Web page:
Territory Stories

Debates Day 3 - Thursday 19 June 2003



Debates Day 3 - Thursday 19 June 2003

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Parliamentary Record 13


Debates for 9th Assembly 2001 - 2005; ParliamentNT; Parliamentary Record; 9th Assembly 2001 - 2005




Made available by the Legislative Assembly of the Northern Territory





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Legislative Assembly of the Northern Territory

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Attribution International 4.0 (CC BY 4.0)

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Legislative Assembly of the Northern Territory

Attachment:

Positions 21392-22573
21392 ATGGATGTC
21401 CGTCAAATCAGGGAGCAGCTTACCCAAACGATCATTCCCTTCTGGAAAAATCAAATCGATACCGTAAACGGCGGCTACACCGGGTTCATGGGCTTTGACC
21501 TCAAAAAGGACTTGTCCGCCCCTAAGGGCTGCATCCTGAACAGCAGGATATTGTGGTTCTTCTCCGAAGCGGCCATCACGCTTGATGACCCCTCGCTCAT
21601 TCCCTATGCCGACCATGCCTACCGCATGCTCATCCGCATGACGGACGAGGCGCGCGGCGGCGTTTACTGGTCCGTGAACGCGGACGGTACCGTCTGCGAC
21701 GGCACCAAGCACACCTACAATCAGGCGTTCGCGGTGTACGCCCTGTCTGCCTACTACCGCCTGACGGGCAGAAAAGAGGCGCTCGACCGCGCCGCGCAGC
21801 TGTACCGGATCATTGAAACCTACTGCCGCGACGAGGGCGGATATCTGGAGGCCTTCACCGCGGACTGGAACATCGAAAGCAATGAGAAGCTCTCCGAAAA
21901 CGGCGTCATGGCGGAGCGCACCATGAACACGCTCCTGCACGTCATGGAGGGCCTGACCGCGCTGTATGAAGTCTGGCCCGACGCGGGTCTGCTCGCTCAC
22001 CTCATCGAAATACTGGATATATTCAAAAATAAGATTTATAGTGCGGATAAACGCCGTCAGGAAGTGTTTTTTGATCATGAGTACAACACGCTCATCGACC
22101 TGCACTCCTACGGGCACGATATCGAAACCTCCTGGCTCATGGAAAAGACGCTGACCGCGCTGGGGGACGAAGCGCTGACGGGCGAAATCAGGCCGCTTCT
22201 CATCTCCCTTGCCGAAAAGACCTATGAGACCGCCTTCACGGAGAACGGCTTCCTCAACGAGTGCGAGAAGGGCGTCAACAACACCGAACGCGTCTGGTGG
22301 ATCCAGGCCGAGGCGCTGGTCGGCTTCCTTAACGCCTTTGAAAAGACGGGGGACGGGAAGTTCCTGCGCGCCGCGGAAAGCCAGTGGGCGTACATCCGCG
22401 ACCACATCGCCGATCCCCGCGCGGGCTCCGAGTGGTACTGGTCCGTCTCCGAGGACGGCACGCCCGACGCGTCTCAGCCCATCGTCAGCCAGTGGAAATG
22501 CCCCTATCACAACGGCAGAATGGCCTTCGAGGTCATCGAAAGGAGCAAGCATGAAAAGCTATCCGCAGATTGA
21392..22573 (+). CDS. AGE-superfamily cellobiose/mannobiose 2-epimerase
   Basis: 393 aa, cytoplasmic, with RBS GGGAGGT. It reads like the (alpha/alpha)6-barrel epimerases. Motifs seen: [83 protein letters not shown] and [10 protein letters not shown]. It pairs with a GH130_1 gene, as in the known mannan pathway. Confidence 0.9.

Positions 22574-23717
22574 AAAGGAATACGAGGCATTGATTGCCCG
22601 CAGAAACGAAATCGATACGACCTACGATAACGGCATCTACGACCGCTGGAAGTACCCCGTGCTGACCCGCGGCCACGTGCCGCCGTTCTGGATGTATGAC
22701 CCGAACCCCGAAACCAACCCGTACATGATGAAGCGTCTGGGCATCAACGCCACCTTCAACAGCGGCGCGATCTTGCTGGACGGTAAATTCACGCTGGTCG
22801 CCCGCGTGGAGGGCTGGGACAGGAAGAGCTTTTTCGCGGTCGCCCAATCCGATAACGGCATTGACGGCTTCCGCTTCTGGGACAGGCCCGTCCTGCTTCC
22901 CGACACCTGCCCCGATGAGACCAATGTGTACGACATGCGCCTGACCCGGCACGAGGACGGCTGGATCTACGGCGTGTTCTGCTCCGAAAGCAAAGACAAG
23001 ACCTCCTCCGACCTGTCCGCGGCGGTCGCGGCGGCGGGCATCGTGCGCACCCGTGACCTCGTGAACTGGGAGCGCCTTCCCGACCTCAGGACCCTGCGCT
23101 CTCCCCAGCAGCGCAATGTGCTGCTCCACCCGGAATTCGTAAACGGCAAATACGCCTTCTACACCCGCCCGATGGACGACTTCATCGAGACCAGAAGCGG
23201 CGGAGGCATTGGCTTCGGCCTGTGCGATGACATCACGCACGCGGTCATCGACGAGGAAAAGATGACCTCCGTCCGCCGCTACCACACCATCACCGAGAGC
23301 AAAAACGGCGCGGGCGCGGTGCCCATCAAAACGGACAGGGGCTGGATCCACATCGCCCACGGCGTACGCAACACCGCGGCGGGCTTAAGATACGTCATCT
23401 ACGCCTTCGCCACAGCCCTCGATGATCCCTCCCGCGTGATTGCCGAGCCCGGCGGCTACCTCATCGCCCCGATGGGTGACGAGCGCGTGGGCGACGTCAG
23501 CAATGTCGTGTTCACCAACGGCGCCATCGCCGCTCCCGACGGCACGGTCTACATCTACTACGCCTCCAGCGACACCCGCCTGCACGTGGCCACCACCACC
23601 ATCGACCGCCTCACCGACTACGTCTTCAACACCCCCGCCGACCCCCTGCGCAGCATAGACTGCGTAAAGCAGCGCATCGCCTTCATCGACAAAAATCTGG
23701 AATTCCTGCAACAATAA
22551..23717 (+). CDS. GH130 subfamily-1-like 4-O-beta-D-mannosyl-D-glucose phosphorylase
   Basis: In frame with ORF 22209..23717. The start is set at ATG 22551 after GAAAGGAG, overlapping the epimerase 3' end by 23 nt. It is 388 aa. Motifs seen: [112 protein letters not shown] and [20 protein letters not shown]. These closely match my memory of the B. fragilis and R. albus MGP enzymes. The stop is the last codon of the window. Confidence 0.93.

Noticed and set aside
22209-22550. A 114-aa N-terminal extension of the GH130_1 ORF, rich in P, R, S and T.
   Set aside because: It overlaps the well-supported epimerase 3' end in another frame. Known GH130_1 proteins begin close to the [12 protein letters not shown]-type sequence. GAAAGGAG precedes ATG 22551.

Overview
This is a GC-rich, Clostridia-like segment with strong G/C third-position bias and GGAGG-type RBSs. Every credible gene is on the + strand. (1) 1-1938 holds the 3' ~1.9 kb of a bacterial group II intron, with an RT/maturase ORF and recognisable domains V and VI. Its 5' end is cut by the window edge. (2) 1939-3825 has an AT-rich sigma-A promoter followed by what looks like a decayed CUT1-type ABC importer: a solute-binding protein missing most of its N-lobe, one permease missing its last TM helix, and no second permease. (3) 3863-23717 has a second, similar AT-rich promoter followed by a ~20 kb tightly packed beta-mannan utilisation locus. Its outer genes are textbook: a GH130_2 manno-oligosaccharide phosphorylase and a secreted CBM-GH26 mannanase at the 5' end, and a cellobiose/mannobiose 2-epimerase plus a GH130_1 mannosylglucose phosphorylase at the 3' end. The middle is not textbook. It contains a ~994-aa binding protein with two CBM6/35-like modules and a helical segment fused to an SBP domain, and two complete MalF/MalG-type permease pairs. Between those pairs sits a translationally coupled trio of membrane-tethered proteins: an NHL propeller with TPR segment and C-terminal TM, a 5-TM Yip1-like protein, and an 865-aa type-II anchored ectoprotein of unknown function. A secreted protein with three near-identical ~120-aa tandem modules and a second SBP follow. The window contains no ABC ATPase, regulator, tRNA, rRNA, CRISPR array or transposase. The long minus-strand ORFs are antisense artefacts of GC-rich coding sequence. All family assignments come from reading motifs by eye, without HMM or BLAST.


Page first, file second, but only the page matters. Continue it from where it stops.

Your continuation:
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DEBATES - Thursday 19 June 2003 CLP had learned or changed as a result of the verdict the electorate delivered in August 2001. His opening lines acknowledged the very different world we now live in, and nearly all of the events he described: 11 September, global terrorism, huge corporate collapses, Afghanistan, the Bali bombings, the war in Iraq, SARS, the increasing instability o f Indonesia ... have occurred since this government was elected. Only the collapse of HIH, if this is what he meant by huge corporate collapses, occurred prior to 18 August 2001. Of course, the Opposition Leader did not mention the unsustainable budget position in which he left the Martin government. It is this point about the uncertain world in which we now live that is so very different from the world the former government enjoyed. I find that hypocritical and remarkable because, despite the very real difficulties and external factors impacting on this government since it came to office, the Territory economy has not gone into a tailspin. Indeed, while it is still patchy, the economy is recovering. There has been positive economic growth in each of the years since we came to office, and that is expected to continue through 2003-04, despite the uncertainties. Delivering economic growth in uncertain and difficult times, such as we have, demonstrates real leadership. Since the budget was handed down, the news has become brighter. The Martin government, through its persistent efforts with the companies involved, and the Australian and East Timorese governments, is proudly able to say: we delivered Timor Sea gas onshore. We now also have the heads of agreement for Blacktip gas to be brought onshore to Wadeye, the construction of a 1000 km pipeline to Gove, and a major expansion of the Alcan alumina refinery there. That is real leadership. It took the CLP 23 years to deliver the railway. It could have had it much earlier if it had accepted the deal that Bob Hawke put on the table in the early 1980s. By contrast, we have been in office less than two years, and the Bayu-Undan and Wickham Point developments are now about to become reality, despite the uncertainties of those past two years. That demonstrates real leadership. The Martin government has been able to implement its reforms to build a better Territory. At the same time, it has turned the woeful budget situation we inherited around. That, again, is leadership. It is interesting that nobody from the opposition acknowledged the budget improvement that the Martin government has delivered. At the same time, they argue we should be spending more and more to boost business confidence. It is interesting to see how the rhetoric has changed over the years I have been in this Chamber. For years on the opposition benches, I listened to tales of the virtues of fiscal and financial management, and that if Labor were ever - dare it be uttered - to win government in the Northern Territory, we would send the place broke, as they used to allege occurred in Victoria, Western Australia and South Australia. During the former governments last term, I heard that each budget would improve the previous years bottom line, only to fmd the actual outcome was continued deterioration, year after year. It is ironic that a Labor government is now delivering the best boost to business confidence by getting the budget under control. What a contrast it is for Territorians to have a government that delivers better actual outcomes than the original budget projections. The Opposition Leader has yet to understand that the world has changed. Businesses will no longer be attracted to a jurisdiction that lets its budgets run out of control. We know why: because of the risk they face that taxes will have to be raised to pay for the ever climbing interest bill of a government that cannot live within its means. Mr Dunham inteijecting. Mr STIRLING: Well may the former Health minister joke here because he was one of the worst culprits. Mr Dunham: It is not a joke. You have raised taxes! Mr STIRLING: He was one of the worst culprits, along with his mates, underestimating the expenditure in Health so they could try pretend they had an increase the next year. Such was the tightness of their fiscal situation they had to massage the figures to try and make them look a bit better. There is no massaging of figures under this government, and we will see in the Treasurers Annual Financial Statement later this year how much we have improved the bottom line again. Mr Dunham: Yes, thanks to John Howard - unforeseen revenue. Mr STIRLING: It will behove the member for Drysdale to hold his fire because he has form in this regard. 4376

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